Scott Stoffel, who is deaf and legally blind, invented last year a device which transmits Braille. Five seniors at Temple University, Philadelphia / Jennifer Hanna, of Allentown; Okechi Ugoji, of Nigeria; McGeary Brown, of Providence, R.I.; Christian Kaitell, of Philadelphia and Carl Waitz have further developed the mechanism together with Professor Hefferty.
This device could be used by a sighted and hearing person to communicate with someone who is blind and deaf, without having to learn Braille or hand/sign language.
This "Tacti/com" could become a $1,000 portable alternative to other communication devices available to the almost 100,000 people who suffer impairment of both sight and hearing. The existing devices cost up to $10,000.
How does it work? Each letter is transmitted by FM radio signal to a black box. Buttons on the top of the box move up and down, spelling out the incoming message for the blind person to feel in the Braille alphabet. It is like a wireless.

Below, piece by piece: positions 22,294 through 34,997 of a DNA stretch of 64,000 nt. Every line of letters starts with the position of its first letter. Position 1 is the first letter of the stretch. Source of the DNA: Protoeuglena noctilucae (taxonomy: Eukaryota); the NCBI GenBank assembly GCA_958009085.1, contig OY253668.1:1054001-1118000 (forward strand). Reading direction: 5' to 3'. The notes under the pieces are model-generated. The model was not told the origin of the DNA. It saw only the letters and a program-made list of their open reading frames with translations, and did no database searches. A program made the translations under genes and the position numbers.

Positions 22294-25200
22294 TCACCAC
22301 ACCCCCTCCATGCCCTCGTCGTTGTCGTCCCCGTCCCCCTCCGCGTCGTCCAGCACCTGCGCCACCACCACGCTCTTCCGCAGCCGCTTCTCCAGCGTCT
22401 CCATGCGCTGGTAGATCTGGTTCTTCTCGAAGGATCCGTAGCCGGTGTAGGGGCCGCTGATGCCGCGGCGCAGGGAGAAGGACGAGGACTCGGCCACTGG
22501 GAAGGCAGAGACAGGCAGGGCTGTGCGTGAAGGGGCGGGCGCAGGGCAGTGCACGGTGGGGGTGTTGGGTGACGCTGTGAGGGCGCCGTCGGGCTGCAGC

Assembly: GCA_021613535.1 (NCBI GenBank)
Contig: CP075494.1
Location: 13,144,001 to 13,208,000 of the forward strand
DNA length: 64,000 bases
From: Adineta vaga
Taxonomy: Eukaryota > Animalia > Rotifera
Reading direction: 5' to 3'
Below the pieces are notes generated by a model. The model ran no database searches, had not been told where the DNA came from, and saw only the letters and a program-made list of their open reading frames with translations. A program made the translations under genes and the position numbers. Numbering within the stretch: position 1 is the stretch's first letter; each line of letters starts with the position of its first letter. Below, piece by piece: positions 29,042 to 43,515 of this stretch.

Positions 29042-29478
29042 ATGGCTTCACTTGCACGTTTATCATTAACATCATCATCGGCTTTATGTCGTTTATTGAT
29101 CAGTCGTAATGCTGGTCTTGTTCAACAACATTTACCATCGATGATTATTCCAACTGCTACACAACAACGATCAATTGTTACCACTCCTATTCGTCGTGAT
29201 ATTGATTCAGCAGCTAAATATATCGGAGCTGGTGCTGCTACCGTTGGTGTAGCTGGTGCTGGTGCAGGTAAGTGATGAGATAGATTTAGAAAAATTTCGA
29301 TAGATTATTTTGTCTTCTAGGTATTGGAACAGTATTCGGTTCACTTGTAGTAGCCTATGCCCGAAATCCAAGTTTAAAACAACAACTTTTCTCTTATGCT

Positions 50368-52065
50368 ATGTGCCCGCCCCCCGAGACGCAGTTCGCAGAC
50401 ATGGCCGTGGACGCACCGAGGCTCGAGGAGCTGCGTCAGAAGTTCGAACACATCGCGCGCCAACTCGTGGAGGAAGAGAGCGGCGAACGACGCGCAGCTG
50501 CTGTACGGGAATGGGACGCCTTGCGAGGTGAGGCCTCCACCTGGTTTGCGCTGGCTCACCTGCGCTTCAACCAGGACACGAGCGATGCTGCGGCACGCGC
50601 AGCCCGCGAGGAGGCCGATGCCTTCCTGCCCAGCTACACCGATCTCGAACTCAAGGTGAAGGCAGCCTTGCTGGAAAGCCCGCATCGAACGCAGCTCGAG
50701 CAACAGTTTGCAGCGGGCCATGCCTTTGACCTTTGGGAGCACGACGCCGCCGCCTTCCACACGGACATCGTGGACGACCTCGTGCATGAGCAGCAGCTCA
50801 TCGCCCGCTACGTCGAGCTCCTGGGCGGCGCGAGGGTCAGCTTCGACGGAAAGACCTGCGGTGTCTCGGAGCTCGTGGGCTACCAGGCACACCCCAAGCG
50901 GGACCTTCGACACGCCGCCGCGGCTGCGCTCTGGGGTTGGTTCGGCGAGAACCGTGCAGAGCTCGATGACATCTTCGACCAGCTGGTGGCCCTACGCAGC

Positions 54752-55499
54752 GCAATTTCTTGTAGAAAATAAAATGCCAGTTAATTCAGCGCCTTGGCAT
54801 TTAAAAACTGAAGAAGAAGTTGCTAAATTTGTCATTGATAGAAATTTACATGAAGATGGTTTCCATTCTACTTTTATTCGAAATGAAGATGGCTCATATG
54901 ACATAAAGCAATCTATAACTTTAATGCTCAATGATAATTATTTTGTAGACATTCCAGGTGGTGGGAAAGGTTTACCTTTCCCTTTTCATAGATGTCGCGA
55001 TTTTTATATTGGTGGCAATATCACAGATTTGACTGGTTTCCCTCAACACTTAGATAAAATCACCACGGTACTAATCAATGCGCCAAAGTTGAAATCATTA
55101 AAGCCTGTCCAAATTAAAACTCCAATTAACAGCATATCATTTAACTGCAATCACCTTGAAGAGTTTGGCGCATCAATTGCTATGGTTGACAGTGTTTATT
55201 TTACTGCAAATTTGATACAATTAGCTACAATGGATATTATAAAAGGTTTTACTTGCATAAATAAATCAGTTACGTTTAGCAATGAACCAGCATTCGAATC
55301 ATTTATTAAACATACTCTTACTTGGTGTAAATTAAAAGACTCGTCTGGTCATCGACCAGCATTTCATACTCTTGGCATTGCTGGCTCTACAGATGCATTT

A future version might operate from a handheld computer. Three prototypes built by the students will be tested at the Helen Keller National Center for Deaf/Blind Youths and Adults in Sands Point, N.Y.
Stoffel, of Arlington, Va., has a degenerative neurological disorder that has robbed him of hearing and most of his sight. He can read large letters up close, and he completed studies at Temple by slowly reading huge/font text on a computer screen.
But reading Braille in the standard way with his fingertips has always been difficult for him because his disorder also causes fingertip numbness. Hence, his quest for a device to read with his palms. He first invented the device when he was a Senior at Temple last year.
The students' wireless version of the Tacti/com works on two 9/volt batteries. Its keyboard does not need to be connected to a desktop computer, as Stoffel's original did. And the wireless components have a range of up to 500 feet.